English 166

Special Topics: The Literature of the Fin de Siècle

Section Semester Instructor Time Location Course Areas
4 Fall 2021 Viragh, Atti
TuTh 2-3:30 56 Social Sciences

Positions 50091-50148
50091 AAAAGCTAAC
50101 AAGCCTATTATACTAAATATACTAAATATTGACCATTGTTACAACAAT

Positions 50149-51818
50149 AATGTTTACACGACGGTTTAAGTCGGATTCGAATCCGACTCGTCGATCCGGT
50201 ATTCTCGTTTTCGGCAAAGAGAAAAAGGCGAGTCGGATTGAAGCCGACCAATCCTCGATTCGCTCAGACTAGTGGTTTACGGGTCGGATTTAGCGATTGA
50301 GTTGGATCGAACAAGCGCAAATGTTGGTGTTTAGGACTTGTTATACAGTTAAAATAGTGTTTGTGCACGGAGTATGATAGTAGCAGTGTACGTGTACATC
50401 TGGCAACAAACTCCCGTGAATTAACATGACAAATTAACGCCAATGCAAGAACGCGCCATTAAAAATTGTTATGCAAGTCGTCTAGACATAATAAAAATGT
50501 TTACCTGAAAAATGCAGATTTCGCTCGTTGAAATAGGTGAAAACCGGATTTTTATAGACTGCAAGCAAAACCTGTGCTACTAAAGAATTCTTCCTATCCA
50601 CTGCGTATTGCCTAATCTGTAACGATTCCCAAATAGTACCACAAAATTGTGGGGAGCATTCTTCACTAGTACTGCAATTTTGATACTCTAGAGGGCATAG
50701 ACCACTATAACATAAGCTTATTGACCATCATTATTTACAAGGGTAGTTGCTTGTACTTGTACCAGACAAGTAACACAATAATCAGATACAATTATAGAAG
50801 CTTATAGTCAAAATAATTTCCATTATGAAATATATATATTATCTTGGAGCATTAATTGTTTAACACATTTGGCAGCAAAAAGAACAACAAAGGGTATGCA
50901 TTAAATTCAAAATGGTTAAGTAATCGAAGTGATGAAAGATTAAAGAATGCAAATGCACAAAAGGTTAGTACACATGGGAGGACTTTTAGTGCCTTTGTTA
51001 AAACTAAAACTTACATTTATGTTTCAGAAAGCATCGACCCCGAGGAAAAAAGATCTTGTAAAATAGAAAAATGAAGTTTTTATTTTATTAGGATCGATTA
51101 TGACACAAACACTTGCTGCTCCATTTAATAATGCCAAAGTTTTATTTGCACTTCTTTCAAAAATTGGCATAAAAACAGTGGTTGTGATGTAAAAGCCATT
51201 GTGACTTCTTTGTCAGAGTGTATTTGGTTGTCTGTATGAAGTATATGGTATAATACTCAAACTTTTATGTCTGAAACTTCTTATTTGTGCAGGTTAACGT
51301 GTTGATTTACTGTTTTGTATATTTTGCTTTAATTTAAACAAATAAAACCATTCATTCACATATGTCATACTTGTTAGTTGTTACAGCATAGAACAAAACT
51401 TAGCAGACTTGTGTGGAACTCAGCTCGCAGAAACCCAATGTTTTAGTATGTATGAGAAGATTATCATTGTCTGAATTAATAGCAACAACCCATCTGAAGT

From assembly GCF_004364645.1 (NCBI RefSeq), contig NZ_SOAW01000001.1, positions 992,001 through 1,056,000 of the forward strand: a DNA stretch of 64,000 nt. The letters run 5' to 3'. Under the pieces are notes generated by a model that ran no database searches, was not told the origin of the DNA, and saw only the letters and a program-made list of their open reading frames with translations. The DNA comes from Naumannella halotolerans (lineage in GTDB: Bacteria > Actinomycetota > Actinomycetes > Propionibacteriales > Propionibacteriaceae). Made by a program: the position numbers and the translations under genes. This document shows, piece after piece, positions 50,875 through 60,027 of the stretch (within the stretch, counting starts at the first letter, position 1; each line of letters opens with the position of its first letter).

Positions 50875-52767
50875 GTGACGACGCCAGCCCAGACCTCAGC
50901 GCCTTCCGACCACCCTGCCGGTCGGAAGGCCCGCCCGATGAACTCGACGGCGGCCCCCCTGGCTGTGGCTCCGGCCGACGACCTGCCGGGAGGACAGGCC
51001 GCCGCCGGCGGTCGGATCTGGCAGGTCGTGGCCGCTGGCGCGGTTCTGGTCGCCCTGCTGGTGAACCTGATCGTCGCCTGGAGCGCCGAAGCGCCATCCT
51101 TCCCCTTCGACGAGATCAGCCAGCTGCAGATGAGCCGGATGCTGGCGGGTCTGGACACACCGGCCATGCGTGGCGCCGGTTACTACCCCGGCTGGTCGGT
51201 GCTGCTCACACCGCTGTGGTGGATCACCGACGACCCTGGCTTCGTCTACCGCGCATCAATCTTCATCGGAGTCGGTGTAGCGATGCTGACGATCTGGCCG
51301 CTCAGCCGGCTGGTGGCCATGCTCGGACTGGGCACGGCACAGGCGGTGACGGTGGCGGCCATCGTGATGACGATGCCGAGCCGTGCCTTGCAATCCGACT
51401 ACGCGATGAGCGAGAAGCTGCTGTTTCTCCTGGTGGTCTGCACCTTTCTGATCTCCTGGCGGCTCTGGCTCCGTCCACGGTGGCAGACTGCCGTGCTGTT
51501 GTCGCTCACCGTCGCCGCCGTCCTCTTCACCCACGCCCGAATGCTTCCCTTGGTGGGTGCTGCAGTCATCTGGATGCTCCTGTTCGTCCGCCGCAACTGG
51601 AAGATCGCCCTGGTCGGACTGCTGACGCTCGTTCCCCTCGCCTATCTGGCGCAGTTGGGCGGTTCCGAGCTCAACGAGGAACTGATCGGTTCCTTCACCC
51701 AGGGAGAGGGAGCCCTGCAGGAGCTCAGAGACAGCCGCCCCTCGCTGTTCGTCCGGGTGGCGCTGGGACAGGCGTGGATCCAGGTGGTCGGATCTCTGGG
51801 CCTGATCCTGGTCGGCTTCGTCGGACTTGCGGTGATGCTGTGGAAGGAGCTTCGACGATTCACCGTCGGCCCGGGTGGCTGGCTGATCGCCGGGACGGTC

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The cultural uniqueness of the fin de siècle throws into disarray our usual way of organizing knowledge about the “Victorians” and the “moderns.” Far from a minor transitional stage between epochs, this is a period whose art and thought are so distinctive that it must be understood on its own terms. The storm clouds of mass warfare, socialist revolution, anti-colonial uprisings and the breakup of empires were all in the air, but had not yet erupted on the world stage. Most countries had seen decades of peace, increasing rights for women and minorities, and, alongside severe poverty in industrialized cities and swelling organized labor movements, a new business class taking power over the public sphere from a declining aristocracy. In cosmopolitan centers like St. Petersburg, Vienna, Paris and London (and moving between them), a polyglot generation debated new theories about art, philosophy, psychology, sexuality and political economy. Recent scientific discoveries such as cell theory, the germ theory of disease, evolution, and the neurological theory of mind were now widely accepted. In this atmosphere, experimental movements in the arts—impressionism, symbolism, secessionism, art nouveau, decadence, the arts and crafts movement—were flourishing. If fin-de-siècle literature cannot be reduced to that of any other period but demands its own category, this class is designed as an introduction to some of the major writers in that category. We will read and situate their work alongside developments in the social and natural sciences that they were thinking about, and we will seek to develop, along the way, our own theory of fin-de-siècle literature.

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